Baking soda is such a versatile product in both baking and cleaning, and for that reason, it’s a product that most people have in their kitchen cabinets. To get oil out of sheets using baking soda, you will need to liberally apply dry baking soda to the stain and leave it to sit for 24 hours. The baking soda should absorb the oil and draw it out of the fabric, and in doing so, that patch of baking soda should look moist and clumpy once it has done its job.

If there was a large amount of oil on your sheets, then at this point, you can scrape off the baking soda and apply fresh baking soda, repeating the step over and over until the baking soda has soaked up all of the oil. Once complete, you can hand wash your sheets or throw them in the washing machine, remembering to air dry them afterward. Once dry, you will be able to see if the oil stain has gone.

Chalk

Chalk

Chalk is supposed to work in the same way as baking soda to absorb the oil. To do this, simply rub chalk over the oil stain repeatedly until no oil remains. Afterward, wash the sheets as normal and air dry. Repeat if necessary.

Dish Soap

Dish Soap

Dish soap is a good product to use on oil stains because it is designed to be tough on greasy dishes, and therefore is ideal for targeting oil. To use this cleaning method, you need to apply a dollop of dish soap directly to the stain and work it in so that it penetrates the fabric. You can do this by rubbing it with a toothbrush or using your fingers.

You will need to leave the dish soap on the stain for five to ten minutes, then wash it off the sheets by hand using hot water. You’ll want to remove as much dish soap as possible so that you avoid a soap bubble disaster in the next step. After this, launder the sheets as normal, and air dry them. If the stain is still visible when the sheets are dry, repeat the method again.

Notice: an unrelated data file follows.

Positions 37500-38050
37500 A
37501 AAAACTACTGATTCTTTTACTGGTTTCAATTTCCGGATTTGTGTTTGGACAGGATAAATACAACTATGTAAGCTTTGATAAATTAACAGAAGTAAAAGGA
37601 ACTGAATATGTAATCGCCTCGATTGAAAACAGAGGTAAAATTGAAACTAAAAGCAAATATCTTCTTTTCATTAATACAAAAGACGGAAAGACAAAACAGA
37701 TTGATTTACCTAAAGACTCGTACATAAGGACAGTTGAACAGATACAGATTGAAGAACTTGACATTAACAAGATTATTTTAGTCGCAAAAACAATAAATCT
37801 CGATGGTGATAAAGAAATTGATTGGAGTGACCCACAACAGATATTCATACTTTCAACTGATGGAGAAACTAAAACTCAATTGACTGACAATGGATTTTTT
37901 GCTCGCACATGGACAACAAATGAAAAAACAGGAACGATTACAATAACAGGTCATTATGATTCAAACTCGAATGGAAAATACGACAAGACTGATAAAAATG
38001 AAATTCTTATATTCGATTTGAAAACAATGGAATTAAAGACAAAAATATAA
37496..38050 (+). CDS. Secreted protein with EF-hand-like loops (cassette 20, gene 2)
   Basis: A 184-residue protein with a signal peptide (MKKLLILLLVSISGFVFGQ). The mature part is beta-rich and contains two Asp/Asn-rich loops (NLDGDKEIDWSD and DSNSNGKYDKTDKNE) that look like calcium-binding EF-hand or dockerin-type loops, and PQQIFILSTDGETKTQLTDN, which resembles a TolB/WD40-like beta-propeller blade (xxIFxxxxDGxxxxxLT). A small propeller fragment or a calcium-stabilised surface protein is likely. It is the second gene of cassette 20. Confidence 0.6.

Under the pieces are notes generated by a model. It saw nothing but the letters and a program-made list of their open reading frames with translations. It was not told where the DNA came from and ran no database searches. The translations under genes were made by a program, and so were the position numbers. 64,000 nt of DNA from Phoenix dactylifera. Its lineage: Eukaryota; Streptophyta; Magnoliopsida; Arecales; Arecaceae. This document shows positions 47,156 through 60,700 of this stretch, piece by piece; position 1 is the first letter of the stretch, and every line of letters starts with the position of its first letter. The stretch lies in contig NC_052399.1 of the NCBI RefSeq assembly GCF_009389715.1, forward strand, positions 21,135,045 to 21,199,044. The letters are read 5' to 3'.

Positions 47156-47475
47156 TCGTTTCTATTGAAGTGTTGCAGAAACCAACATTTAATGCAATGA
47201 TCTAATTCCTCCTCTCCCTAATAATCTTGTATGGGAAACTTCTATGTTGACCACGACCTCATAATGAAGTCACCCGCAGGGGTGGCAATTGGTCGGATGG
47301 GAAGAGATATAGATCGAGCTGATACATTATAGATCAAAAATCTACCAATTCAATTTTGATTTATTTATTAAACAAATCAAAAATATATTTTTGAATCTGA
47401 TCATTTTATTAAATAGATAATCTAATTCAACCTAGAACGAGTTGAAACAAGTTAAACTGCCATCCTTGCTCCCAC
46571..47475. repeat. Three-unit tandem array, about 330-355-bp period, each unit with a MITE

Liquid Laundry Detergent

Liquid Laundry Detergent

Liquid laundry detergent used in the washing machine in the normal way isn’t usually tough enough to get out oil stains, but you can use it as a pre-treatment to help loosen the oil stain before you launder it. To do this, apply a small amount of liquid laundry detergent on top of the oil, making sure the stain is covered. Rub it deep into the fabric using a cloth, a toothbrush, or your fingers. Leave it to sit on the fabric for ten minutes before putting it into the washing machine and washing as normal. Air dry and repeat if necessary.

WD-40

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If you have an exceptionally stubborn oil stain that you have been unable to remove using any alternative method, then you could try WD-40 in a last-ditch effort to save your sheets. This should not be your first option because it can be tough on fabric and break down the fibers, and it is also not eco-friendly. WD-40 sounds like an odd thing to spray onto your sheets, but it is oil-based and therefore attracts the oil stain out of the sheets. It also helps to break down the oil stain so that it can be more easily lifted out in the steps that follow.

To use this method, spray WD-40 directly onto the stain if it is large, or spray it into a cup and use a toothbrush or Q-tip to apply it to a smaller stain. Leave it for a few minutes to work its magic before putting applying dry baking soda on top of the WD-40. This should then be left for a minimum of two hours or, ideally, overnight. The baking soda will draw out both the original oil stain and the WD-40. Brush off the baking soda and apply fresh baking soda, again leaving it until it has absorbed the oil. Repeat this step until all traces of oil have gone. You will know when there is no more oil being absorbed by the baking soda because the baking soda will hold its original shape instead of becoming clumpy.

Now, add a small drop of dish soap to the baking soda and work it in with a toothbrush. Wash off the congealed baking soda mix with hot water and then throw the sheets in the washing machine and launder as usual. Be warned that the WD-40 can also leave stains on your sheets, so this should only be done if you are desperate and have tried all other options.